Rapid development in the field of computer graphics over the last 40 years has brought forth different techniques to render scenes. Rasterization is today’s most widely used technique, which in its most basic form sequentially draws thousands of polygons and applies texture on them. Ray tracing is an alternative method that mimics light transport by using rays to sample a scene in memory and render the color found at each ray’s scene intersection point. Although mainstream hardware directly supports rasterization, ray tracing would be the preferred technique due to its ability to produce highly crisp and realistic graphics, if hardware were not a limitation. Making an immediate hardware transition from rasterization to ray tracing would have a severe impact on the computer graphics industry since it would require redevelopment of existing 3D graphics-employing software, so any transition to ray tracing would be gradual. Previous efforts to perform ray tracing on mainstream rasterizing hardware platforms with a single processor have performed poorly. This thesis explores how a multiple GPGPU system can be used to render scenes via ray tracing. A ray tracing engine and API groundwork was developed using NVIDIA’s CUDA (Compute Unified Device Architecture) GPGPU programming environment and was used to evaluate performance scalability across a multi-GPGPU system. This engine supports triangle, sphere, disc, rectangle, and torus rendering. It also allows independent activation of graphics features including procedural texturing, Phong illumination, reflections, translucency, and shadows. Correctness of rendered images validates the ray traced results, and timing of rendered scenes benchmarks performance. The main test scene contains all object types, has a total of 32 Abstract objects, and applies all graphics features. Ray tracing this scene using two GPGPUs outperformed the single-GPGPU and single-CPU systems, yielding respective speedups of up to 1.8 and 31.25. The results demonstrate how much potential exists in treating a modern dual-GPU architecture as a dual-GPGPU system in order to facilitate a transition from rasterization to ray tracing.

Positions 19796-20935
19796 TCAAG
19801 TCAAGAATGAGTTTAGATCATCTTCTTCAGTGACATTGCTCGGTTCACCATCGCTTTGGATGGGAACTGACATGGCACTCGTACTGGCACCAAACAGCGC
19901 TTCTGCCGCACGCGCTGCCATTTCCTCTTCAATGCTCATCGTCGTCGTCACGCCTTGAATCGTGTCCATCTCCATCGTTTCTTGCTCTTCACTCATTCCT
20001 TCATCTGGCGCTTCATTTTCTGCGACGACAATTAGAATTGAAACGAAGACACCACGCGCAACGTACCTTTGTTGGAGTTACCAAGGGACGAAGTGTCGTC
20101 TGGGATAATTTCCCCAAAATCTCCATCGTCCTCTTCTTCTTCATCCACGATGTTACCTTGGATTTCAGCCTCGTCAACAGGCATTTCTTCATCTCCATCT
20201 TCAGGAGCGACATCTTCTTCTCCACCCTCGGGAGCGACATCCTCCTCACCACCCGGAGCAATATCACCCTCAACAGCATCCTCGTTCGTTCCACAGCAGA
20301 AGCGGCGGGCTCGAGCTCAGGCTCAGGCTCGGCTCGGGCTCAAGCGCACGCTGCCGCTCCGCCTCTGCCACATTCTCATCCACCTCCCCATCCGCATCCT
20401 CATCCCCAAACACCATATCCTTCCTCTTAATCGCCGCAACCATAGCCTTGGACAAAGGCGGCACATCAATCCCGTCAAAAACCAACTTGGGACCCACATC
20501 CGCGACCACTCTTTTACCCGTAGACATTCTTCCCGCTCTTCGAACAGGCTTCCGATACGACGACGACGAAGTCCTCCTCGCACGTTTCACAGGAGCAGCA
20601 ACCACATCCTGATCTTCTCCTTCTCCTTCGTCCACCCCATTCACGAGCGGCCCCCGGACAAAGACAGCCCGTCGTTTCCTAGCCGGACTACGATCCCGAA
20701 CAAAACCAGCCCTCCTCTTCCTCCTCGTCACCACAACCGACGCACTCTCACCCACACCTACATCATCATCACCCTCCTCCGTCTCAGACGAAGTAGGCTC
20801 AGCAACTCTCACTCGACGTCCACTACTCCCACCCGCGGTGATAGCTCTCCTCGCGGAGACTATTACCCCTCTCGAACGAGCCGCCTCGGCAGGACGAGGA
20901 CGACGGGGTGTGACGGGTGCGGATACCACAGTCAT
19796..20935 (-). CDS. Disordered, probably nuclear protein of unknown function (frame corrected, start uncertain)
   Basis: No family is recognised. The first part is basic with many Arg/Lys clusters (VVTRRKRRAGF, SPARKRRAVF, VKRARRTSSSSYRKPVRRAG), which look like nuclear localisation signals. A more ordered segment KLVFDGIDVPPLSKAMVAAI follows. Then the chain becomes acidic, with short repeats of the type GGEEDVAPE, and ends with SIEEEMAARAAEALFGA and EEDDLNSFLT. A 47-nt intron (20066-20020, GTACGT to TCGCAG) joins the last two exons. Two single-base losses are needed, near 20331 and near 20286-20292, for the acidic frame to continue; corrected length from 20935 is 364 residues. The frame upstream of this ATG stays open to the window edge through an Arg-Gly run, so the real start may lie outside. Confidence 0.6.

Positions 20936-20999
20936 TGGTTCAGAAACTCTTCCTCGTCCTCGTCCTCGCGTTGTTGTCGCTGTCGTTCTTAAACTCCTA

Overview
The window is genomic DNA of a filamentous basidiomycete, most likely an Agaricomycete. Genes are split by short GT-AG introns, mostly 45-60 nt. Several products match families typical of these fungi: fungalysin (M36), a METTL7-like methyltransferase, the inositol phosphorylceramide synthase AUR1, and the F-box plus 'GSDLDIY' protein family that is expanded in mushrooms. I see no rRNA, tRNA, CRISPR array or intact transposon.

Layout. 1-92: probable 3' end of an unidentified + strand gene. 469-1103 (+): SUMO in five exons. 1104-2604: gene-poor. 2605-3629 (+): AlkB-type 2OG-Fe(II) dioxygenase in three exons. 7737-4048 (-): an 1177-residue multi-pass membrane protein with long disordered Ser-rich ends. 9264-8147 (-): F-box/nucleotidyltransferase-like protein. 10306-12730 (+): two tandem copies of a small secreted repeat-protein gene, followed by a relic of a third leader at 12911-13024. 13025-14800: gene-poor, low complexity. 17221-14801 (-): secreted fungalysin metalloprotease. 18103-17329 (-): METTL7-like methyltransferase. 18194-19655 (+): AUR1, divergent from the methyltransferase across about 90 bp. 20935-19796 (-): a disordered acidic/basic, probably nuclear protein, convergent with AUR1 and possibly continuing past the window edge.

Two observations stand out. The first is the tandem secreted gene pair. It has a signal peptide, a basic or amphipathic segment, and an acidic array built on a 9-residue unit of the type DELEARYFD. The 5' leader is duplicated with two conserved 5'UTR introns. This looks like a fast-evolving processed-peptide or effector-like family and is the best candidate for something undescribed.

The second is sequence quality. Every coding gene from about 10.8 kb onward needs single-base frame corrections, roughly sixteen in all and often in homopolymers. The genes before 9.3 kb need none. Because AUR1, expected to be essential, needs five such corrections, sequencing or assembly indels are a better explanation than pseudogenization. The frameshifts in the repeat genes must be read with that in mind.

Library of Congress Subject Headings
Rendering (Computer graphics); Ray tracing algorithms; Computer graphics; Real-time data processing; Computer architecture
Department, Program, or Center
Computer Engineering (KGCOE)
Urra, Rodrigo A., "Scalable ray tracing with multiple GPGPUs" (2009). Thesis. Rochester Institute of Technology. Accessed from
RIT – Main Campus